I said I did not want her name, the length of time they were together or any single detail, because I suspected James would have told me the lot if I wanted it. Now, I taunted myself. He and her twisted together, sometimes in shadow, sometimes under a spotlight. What did she do? What did he do? His hands held her. His long-fingered hands that held me, that touched and started something inside of me that hadn’t stopped.

James would not have expected this, he would have thought I’d get over it, because I am the one who is relaxed, who is open-minded, who is just fine. But as it turns out, I am not. I am like every other goddamned woman.




Adam arrived carrying his overnight bag, his violin case clutched to his chest. His head bent as he unlatched the gate. Sometimes he drew a note from that violin that had me longing for it not to end.

His expression deadened when he saw me standing in the doorway. A taxi pulled away from the kerb behind him.

‘I thought Suzie was dropping you off,’ I said.

His steps slowed coming up the front path. ‘Mum’s got a headache.’

I was about to say, you should have called and one of us would have picked you up. But he probably liked arriving by taxi, the grown-up anonymity of it, and I didn’t want to start his weekend with an admonishment or instruction or however else he may take it.

I moved aside from the doorway and just as I said ‘Welcome’ he said ‘Where’s Dad?’

‘Inside. He’s cooking dinner tonight.’

Adam stopped and almost smiled. ‘So it’ll be pizza tonight.’

I smiled back. ‘We’ll see.’

This was a good start. He would never know how important this was to me. This boy, for he was only a boy, was growing every minute. The sweet, ephemeral, angularity of him seized the breath in my lungs as I took his bag and violin case and asked him how his week had been.




James packs a picnic. He knows that I like picnics, so I take this for what it is: him making amends, again. He packs lovely things that he bought from the Italian delicatessen, that he could take or leave but which he knows I adore. He wraps two wine glasses in a tea-towel.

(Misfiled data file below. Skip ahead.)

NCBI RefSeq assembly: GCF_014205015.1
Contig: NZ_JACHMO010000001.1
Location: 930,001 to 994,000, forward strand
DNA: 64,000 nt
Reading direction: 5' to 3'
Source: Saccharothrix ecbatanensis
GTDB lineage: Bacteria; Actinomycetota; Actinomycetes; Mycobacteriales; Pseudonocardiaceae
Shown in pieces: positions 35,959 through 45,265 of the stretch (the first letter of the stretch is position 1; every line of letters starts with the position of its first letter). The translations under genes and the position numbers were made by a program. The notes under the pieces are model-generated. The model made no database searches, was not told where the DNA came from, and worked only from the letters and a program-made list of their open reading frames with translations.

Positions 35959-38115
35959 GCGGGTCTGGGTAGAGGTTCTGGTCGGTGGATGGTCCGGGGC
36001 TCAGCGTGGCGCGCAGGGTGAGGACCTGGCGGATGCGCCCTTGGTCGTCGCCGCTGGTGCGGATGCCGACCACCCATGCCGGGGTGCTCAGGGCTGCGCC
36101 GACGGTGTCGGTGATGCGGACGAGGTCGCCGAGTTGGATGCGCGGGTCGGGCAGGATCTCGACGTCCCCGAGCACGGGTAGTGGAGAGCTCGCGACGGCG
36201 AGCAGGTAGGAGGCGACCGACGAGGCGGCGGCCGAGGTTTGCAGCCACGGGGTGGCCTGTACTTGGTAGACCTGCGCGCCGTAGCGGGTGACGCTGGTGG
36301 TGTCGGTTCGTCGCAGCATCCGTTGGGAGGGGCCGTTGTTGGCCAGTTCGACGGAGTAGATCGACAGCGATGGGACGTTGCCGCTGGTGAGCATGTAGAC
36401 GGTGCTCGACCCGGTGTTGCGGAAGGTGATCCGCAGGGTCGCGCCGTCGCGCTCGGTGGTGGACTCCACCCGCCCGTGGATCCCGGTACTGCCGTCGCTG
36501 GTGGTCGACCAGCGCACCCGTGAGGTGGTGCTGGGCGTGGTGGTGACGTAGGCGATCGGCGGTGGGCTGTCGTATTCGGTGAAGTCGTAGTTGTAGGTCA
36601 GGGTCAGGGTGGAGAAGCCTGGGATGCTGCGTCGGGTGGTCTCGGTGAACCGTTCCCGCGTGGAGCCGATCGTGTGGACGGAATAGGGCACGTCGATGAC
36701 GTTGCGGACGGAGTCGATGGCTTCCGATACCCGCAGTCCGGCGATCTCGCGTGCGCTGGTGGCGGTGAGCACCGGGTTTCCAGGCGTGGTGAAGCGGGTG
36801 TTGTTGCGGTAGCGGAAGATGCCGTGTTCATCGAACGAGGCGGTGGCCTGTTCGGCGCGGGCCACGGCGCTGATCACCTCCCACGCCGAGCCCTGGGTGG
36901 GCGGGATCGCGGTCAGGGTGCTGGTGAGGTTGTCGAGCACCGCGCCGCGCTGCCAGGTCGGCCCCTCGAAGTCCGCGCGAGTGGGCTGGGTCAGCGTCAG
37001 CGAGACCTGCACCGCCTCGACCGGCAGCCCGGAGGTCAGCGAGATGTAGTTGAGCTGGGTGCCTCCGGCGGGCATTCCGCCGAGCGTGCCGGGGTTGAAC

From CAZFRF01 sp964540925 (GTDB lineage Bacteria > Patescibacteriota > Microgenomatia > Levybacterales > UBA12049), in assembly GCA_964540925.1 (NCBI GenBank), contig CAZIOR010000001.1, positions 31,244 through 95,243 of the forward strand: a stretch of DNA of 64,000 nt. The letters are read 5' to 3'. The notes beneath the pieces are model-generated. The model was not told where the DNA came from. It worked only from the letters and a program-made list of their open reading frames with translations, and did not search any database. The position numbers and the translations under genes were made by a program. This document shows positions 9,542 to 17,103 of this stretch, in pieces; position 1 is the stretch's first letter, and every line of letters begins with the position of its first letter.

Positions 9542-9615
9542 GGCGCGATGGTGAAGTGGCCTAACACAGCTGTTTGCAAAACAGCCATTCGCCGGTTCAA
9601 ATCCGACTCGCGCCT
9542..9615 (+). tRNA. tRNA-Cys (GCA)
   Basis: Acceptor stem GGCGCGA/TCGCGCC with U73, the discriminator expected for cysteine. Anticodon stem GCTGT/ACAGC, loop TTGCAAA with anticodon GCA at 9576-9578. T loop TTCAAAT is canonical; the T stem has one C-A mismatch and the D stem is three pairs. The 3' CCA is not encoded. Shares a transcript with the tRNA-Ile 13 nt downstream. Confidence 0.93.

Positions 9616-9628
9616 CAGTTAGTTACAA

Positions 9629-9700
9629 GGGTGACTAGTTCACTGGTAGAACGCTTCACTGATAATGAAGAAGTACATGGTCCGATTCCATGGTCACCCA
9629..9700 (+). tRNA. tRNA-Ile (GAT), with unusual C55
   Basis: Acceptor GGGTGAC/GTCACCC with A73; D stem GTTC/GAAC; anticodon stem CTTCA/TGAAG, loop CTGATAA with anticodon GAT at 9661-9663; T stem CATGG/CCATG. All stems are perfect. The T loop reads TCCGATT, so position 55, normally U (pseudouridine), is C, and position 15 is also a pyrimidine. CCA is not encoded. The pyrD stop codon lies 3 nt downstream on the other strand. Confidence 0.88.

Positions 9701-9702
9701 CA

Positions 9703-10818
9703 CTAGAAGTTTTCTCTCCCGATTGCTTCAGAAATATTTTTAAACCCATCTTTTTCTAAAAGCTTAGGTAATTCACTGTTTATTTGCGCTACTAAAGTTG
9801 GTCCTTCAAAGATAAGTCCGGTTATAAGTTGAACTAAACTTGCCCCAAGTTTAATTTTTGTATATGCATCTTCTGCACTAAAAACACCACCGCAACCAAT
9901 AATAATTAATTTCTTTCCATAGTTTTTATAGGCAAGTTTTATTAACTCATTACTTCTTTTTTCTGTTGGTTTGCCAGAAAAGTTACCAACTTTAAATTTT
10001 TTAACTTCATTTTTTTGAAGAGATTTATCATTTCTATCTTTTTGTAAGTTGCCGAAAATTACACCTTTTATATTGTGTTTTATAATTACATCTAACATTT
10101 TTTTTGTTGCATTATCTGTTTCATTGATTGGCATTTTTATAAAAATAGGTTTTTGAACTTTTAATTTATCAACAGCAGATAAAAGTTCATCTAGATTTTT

The more care James shows, the more I think he is saying goodbye. Like last week when he surprised me with tickets to the Dublin Philharmonic. Afterwards, we walked down to the river and watched the water gilded with gold light. He turned to me and I could see the words forming but instead he said, ‘What’s wrong?’

He knows all of this, because I have told him, so he smiles and says brightly, ‘A perfect day for a picnic, don’t you think?’ He never used to say things brightly, or say these sorts of things at all, and we are both paying a price.

It is a perfect day for a picnic. As if it was in the old days, he lays his head on my lap, right where my legs join my torso. I am hot, throbbing beneath him. His head is beautifully heavy. We are drowsy with wine, food and the sun coming through the trees. He rests there below me. His mouth is not that far from mine, I would only need to lower my head. He would certainly raise his. But I cannot do it.

He opens his eyes and his face is undefended. I could say anything. It’s as if we have cast off the usual armour and we are the people who met, who married. It is the time for honesty.

‘Hi,’ he says.

I smile, because he is right to greet me again, this other person sitting here with him. This person he has always known.



Melissa Goode asserts the moral right to be identified as the author of this work